Sukhbir explained to us that what constitutes ‘adequate books and records’ will differ on the facts of every case, depending (for example) on the type of business conducted by the particular company.
I worked tirelessly with Sukhbir and Douglas to piece together the required evidence to demonstrate that the unfit conduct allegation made against us, which could potentially have criminal law consequences, could not be successfully maintained or pursued by the IS, on the particular facts of our case.”
The importance of documents
“Sukhbir supported his written submissions to the IS (i.e. as to why we should not be disqualified as Directors) with supporting documents. The letter of representations explained all the circumstances of the case, to the IS.
The letter contained a lot of factual material that I suspect was new information to the IS. Sukhbir reminded me that the only people who knew the full story of what went on in the company, was the Directors. It was vitally important that all such information was communicated in the most effective way to the IS.”
The outcome – the IS discontinue their investigation
“I was overjoyed and relieved when the IS confirmed to NDP that their investigation would be discontinued against my father and I.
The nightmare that I had been living for eighteen months of the IS investigation had finally come to an end and we could once again resume a normal life with our family. The impact of these disqualification threats on family life and the ability to day to day function, cannot be under-estimated. This case was a black cloud over us both. It was my last thought at night and my first thought in the morning. Sukhbir and Douglas were always available on the end of a phone when we needed a chat. The importance of that support cannot be underestimated.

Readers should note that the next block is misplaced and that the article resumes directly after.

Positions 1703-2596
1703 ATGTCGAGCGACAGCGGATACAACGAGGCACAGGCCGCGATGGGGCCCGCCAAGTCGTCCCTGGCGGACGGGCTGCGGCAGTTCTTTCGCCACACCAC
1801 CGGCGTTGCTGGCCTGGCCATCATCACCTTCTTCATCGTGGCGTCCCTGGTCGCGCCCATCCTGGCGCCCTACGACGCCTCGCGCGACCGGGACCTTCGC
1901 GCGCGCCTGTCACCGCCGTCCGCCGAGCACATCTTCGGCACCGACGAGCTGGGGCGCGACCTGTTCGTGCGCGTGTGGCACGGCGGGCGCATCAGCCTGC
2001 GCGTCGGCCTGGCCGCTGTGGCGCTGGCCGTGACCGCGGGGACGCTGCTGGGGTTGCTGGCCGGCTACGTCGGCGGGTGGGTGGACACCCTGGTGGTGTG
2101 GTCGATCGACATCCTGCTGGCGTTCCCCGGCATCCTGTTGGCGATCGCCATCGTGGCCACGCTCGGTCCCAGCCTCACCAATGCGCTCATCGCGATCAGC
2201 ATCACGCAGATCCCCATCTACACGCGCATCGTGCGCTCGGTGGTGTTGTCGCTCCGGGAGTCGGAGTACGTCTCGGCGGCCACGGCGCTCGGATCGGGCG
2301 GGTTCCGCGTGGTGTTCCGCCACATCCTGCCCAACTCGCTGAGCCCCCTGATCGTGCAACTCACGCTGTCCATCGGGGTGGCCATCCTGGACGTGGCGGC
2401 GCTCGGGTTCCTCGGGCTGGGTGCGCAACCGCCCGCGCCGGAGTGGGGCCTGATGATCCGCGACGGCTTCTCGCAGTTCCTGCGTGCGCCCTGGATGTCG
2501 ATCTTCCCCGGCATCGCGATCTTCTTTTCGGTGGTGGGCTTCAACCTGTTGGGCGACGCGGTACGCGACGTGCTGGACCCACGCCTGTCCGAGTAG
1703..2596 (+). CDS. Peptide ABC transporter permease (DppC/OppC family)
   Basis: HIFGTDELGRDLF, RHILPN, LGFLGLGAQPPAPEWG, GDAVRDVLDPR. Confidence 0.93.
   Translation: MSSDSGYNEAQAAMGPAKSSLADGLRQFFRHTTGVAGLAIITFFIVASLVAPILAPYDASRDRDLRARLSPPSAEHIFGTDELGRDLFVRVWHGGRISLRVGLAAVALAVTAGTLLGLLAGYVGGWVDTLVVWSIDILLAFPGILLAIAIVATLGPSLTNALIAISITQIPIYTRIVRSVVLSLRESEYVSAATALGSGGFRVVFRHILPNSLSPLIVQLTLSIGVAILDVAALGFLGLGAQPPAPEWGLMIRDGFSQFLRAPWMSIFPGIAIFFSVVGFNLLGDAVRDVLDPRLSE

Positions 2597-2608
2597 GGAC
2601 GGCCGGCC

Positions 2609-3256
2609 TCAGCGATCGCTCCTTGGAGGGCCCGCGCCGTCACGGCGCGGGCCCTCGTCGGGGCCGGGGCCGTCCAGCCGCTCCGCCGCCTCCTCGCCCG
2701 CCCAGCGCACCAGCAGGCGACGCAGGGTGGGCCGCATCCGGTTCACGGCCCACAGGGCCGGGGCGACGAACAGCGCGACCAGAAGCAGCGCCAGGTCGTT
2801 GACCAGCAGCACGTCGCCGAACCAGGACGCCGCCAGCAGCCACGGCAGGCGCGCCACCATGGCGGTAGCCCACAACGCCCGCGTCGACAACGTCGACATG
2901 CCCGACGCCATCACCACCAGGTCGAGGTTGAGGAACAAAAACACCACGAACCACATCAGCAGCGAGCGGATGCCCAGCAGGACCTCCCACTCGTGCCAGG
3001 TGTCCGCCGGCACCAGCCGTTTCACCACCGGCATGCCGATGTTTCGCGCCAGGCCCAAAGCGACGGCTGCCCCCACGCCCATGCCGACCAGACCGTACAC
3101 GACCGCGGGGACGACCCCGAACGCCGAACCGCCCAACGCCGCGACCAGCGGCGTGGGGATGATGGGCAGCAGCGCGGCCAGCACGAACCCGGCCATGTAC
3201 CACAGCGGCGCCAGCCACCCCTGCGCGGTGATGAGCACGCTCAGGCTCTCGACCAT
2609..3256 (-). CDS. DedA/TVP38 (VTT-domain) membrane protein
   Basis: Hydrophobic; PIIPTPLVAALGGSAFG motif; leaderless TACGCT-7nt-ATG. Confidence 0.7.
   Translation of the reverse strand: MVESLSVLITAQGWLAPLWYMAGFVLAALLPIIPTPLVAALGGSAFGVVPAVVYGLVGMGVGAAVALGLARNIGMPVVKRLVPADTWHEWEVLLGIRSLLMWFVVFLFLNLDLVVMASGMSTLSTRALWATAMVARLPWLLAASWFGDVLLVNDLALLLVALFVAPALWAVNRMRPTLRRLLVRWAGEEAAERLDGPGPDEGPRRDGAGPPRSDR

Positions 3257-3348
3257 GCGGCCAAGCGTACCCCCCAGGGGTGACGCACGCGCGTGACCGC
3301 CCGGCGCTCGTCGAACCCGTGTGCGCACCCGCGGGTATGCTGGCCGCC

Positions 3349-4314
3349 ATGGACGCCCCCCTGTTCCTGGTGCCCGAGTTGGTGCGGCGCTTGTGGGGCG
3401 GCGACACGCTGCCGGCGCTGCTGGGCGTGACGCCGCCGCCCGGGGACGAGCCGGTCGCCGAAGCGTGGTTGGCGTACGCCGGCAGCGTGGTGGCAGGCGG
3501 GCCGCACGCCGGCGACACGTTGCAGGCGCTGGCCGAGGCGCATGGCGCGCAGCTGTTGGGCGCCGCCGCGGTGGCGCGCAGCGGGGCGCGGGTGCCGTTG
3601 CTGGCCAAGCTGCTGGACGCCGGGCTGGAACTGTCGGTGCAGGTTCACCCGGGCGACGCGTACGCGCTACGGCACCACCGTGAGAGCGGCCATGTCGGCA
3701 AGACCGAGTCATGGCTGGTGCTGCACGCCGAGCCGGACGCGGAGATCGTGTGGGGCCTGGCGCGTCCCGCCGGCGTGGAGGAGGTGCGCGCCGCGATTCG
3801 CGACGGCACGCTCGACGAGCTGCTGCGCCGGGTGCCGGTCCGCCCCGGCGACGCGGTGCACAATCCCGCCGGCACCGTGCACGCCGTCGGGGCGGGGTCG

Matters were complicated by the fact that my mother had died shortly before the liquidation of the company which added an additional tier of stress to my life.
The team at NDP were supportive, knowledgeable and were clearly extremely comfortable and experienced in dealing with this type of case. The IS were clearly used to dealing with NDP on this type of case. They are definitely a ‘go to’ firm for Director Disqualification investigations/proceedings and insolvency work.”
The NDP team’s take on this Director Disqualification case
- As ever, documentary evidence to support the Director’s case was vitally important. In this case, that involved obtaining evidence and Witness Statements from the company Accountant and reliance on emails exchanged between the Directors and the Liquidator’s office.
- The documents that the IS said were ‘missing’ in this case, had not in fact existed in this company. There was no need for those particular documents to be kept in relation to this particular company. That took some explaining to the IS, who eventually accepted the position.
- The Director should always be prepared to stand his ground with the IS and explain his/her position coherently and fully. Such perseverance does often pay off.
Contact us if you are threatened with Director Disqualification
Our experienced and award-winning team of director disqualification specialists has defended over 200 directors who have been threatened with disqualification. We have succeeded in reducing the length of the disqualification or removing the threat of it entirely in most cases.